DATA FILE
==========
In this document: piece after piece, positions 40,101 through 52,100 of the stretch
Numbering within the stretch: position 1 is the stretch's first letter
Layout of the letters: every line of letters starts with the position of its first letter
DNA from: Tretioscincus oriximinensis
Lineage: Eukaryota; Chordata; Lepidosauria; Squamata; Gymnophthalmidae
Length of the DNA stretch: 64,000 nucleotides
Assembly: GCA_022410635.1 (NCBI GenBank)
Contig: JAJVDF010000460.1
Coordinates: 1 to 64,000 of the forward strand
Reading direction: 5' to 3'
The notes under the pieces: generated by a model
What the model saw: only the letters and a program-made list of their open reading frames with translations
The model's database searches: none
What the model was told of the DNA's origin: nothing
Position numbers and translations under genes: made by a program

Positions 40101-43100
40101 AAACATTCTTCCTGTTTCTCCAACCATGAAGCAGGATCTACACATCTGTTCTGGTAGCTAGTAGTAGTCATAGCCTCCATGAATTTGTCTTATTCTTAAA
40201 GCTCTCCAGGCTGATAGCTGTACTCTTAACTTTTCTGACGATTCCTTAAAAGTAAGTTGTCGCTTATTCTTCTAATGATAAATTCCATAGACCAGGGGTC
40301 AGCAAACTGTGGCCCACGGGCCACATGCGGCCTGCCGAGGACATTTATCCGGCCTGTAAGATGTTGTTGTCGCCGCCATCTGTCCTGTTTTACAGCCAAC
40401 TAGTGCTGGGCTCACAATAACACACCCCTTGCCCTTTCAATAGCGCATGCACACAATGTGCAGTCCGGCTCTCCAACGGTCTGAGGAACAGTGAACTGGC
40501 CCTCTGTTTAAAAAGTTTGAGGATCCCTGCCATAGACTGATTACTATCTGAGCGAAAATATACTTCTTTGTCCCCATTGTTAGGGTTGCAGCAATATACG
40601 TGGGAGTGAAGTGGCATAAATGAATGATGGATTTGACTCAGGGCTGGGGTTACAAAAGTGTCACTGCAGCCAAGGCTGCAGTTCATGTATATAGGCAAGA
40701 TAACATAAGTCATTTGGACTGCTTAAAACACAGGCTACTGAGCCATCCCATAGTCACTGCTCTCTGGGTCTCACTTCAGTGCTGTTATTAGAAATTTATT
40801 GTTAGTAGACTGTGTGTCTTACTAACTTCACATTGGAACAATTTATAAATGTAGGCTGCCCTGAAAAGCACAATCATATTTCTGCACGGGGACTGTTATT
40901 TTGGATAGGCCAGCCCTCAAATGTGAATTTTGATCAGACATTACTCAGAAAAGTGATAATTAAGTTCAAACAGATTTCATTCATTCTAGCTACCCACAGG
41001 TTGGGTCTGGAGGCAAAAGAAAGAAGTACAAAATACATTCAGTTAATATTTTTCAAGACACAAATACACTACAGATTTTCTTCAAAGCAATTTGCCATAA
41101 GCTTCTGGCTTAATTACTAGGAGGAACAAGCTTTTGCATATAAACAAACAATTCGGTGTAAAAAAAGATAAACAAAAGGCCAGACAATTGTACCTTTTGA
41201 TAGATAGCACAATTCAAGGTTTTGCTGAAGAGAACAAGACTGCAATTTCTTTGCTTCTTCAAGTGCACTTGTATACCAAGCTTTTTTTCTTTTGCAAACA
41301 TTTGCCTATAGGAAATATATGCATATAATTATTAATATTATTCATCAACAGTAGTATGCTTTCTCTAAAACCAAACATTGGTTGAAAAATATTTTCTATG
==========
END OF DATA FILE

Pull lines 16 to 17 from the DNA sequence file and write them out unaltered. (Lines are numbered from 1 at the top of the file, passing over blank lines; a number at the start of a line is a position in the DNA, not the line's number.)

Positions 40101-43100
40101 AAACATTCTTCCTGTTTCTCCAACCATGAAGCAGGATCTACACATCTGTTCTGGTAGCTAGTAGTAGTCATAGCCTCCATGAATTTGTCTTATTCTTAAA